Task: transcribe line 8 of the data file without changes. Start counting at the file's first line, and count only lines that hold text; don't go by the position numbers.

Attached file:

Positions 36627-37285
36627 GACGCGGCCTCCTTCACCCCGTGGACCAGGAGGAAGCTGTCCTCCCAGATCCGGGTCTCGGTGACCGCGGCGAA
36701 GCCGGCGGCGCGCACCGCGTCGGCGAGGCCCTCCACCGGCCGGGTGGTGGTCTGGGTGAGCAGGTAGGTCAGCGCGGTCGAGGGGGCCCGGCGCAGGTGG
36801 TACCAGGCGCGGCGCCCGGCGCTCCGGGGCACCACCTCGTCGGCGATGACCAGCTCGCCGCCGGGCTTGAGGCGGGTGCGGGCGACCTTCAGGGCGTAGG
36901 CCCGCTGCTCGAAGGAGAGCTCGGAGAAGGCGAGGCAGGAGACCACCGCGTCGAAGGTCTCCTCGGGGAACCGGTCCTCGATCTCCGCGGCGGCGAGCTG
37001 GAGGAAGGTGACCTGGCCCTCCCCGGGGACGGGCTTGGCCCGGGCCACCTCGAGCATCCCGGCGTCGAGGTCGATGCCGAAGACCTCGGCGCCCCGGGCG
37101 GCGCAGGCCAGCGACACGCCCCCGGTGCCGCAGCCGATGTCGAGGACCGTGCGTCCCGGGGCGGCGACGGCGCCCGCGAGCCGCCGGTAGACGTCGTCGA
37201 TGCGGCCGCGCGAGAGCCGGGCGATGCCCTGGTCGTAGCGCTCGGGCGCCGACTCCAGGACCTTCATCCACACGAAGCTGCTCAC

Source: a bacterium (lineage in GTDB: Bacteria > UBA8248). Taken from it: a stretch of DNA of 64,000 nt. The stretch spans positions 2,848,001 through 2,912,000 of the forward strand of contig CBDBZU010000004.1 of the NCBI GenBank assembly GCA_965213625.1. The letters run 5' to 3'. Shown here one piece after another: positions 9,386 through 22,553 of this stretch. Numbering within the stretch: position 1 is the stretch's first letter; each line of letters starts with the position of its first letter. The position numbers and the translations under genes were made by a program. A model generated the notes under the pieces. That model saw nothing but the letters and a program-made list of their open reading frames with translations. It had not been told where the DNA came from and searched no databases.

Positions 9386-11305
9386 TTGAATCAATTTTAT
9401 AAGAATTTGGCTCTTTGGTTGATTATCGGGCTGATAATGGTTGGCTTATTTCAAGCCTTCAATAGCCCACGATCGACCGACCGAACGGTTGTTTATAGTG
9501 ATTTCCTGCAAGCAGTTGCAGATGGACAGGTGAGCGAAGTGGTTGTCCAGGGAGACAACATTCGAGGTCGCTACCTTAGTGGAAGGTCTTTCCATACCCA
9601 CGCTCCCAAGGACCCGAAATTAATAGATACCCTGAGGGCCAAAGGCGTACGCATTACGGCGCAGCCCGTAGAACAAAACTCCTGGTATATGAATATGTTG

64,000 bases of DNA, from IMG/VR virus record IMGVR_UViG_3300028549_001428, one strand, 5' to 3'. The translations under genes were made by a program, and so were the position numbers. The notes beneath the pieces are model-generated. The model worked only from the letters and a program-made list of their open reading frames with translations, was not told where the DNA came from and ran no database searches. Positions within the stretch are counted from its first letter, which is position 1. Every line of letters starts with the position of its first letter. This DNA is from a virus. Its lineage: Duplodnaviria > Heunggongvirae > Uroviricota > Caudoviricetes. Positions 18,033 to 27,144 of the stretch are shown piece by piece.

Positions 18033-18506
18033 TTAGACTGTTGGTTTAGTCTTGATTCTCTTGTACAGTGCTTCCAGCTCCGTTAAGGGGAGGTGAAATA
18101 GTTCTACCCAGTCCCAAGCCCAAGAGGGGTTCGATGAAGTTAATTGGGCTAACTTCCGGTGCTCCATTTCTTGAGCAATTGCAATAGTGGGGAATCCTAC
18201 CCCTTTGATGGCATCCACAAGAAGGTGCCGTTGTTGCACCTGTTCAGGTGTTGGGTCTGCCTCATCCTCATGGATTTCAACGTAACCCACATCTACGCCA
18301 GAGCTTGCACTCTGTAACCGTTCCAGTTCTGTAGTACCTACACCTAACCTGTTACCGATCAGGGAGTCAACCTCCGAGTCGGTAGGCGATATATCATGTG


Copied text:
37201 TGCGGCCGCGCGAGAGCCGGGCGATGCCCTGGTCGTAGCGCTCGGGCGCCGACTCCAGGACCTTCATCCACACGAAGCTGCTCAC